The Thaumasia Planum of Mars lies south of Melas Chasmata and Coprates Chasmata. It is in the Coprates quadrangle. Its center is located at 21.66 S and 294.78 E. It was named after a classical albedo feature. The name was approved in 2006.

Some forms on its surface are evidence of a flow of lava or water the Melas Chasma. Many wrinkle ridges and grabens are visible. One set of grabens, called Nia Fossae, seem to follow the curve of Melas Chasmata which lies just to the north.

Some researchers have discovered dikes in this region. For the study, Thermal Emission Imaging System (THEMIS) daytime infrared images, THEMIS nighttime infrared images, CTX images, and HiRISE images were used. These dikes contain magnesium-rich olivine which indicates a primitive magma composition. Dikes occur when magma follows cracks and faults under the ground. Sometimes erosion reveals them. The presence of pit craters, narrow grabens, linear troughs, and ovoid troughs are also evidence of dikes. These dikes that lie close to and parallel to Valles Marineris, the great canyon system, are evidence that extensional stress aided the formation of Valles Marineris. They may be part of a system of dikes that came from the same magma source that fed the whole area. That source may have been a “plume” of molted rock that rose from the Martian mantle.

So, the following events happened to produce the current landscape in Thaumasia Planum.

1. The mass of the volcanoes of Tharsis caused stress that resulted in fractures.2. Basalt lava flows covered the region. The flows may have come from a system of dikes.3. Wrinkle ridges formed as a result of regional compression.4. The final stage was the covering the area with volcanic ash and dust. Wind moved the surface material around.

Timeline of the development of tectonophysics (after 1952)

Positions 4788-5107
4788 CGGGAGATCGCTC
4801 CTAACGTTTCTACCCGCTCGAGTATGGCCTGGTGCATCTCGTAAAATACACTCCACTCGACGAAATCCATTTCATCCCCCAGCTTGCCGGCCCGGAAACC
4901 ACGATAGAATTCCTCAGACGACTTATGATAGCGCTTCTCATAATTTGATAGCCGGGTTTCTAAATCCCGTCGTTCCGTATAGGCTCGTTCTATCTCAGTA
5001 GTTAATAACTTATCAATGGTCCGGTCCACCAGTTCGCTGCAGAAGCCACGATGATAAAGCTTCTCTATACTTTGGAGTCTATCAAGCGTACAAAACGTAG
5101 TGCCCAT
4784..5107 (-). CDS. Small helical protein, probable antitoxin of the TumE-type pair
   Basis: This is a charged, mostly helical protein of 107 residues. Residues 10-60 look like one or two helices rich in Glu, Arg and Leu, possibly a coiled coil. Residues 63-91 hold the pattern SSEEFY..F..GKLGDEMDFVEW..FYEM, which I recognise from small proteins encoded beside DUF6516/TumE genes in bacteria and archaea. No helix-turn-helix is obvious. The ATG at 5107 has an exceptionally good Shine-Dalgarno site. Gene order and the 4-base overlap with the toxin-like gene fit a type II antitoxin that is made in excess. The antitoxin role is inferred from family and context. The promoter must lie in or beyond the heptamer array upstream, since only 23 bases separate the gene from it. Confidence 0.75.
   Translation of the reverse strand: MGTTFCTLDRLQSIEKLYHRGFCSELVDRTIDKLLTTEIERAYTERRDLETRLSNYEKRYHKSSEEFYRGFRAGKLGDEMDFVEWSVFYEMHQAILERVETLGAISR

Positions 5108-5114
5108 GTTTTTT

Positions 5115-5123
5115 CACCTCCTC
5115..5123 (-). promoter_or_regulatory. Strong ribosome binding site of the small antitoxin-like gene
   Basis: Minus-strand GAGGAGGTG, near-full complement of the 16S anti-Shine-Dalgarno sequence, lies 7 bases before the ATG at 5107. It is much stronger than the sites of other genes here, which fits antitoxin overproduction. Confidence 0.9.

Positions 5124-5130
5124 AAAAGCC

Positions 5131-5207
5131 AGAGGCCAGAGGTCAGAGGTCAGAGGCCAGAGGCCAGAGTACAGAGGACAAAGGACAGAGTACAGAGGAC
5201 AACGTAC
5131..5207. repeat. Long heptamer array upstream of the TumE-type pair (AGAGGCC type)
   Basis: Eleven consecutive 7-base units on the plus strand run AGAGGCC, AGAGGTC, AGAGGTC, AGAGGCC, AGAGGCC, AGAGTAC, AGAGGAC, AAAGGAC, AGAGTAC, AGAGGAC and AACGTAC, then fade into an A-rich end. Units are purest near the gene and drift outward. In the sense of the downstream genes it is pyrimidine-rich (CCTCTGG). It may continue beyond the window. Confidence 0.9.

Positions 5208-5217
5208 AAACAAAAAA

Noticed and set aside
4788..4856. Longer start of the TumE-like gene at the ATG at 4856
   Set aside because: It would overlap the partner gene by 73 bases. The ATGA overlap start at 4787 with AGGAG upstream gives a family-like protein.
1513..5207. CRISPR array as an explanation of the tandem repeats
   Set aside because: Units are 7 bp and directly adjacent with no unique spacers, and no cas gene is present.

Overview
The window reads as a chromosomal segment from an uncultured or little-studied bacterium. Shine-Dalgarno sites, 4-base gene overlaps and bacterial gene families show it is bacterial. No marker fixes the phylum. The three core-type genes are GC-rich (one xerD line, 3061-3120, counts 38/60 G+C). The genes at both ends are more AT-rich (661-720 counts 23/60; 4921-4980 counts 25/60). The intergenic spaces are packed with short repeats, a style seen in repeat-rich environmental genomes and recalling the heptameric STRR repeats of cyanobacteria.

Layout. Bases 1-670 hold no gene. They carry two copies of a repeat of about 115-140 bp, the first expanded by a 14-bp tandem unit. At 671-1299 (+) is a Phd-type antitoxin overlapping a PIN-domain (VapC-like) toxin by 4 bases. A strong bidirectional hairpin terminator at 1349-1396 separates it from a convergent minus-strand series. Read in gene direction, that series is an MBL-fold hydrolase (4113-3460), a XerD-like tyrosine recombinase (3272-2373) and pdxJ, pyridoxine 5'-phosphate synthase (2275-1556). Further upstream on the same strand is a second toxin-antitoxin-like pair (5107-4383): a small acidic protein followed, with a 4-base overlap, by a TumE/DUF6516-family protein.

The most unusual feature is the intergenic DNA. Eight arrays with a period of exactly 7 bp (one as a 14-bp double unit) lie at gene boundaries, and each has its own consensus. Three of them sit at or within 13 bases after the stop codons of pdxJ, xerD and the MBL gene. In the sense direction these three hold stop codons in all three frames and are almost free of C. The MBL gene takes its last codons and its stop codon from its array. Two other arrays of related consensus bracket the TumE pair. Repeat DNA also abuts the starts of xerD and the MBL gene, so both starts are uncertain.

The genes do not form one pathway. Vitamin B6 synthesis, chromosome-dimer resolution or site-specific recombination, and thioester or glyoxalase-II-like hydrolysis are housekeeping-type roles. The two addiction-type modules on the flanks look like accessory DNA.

The evolution of tectonophysics is closely linked to the history of the continental drift and plate tectonics hypotheses. The continental drift/ Airy-Heiskanen isostasy hypothesis had many flaws and scarce data. The fixist/ Pratt-Hayford isostasy, the contracting Earth and the expanding Earth concepts had many flaws as well.

The idea of continents with a permanent location, the geosyncline theory, the Pratt-Hayford isostasy, the extrapolation of the age of the Earth by Lord Kelvin as a black body cooling down, the contracting Earth, the Earth as a solid and crystalline body, is one school of thought. A lithosphere creeping over the asthenosphere is a logical consequence of an Earth with internal heat by radioactivity decay, the Airy-Heiskanen isostasy, thrust faults and Niskanen's mantle viscosity determinations.

Timeline of the development of tectonophysics (before 1954)

The evolution of tectonophysics is closely linked to the history of the continental drift and plate tectonics hypotheses. The continental drift/ Airy-Heiskanen isostasy hypothesis had many flaws and scarce data. The fixist/ Pratt-Hayford isostasy, the contracting Earth and the expanding Earth concepts had many flaws as well.

The idea of continents with a permanent location, the geosyncline theory, the Pratt-Hayford isostasy, the extrapolation of the age of the Earth by Lord Kelvin as a black body cooling down, the contracting Earth, the Earth as a solid and crystalline body, is one school of thought. A lithosphere creeping over the asthenosphere is a logical consequence of an Earth with internal heat by radioactivity decay, the Airy-Heiskanen isostasy, thrust faults and Niskanen's mantle viscosity determinations.

University of Tokushima

Tokushima University (徳島大学, Tokushima Daigaku) is a national university in the city of Tokushima, Japan, with seven graduate schools and five undergraduate faculties. The university was founded in 1949, by merging six national education facilities into one. The 2014 Nobel Prize Laureate in Physics, Shuji Nakamura graduated from Tokushima.

On April 1, 2015 the name of the university was changed from the University of Tokushima to Tokushima University.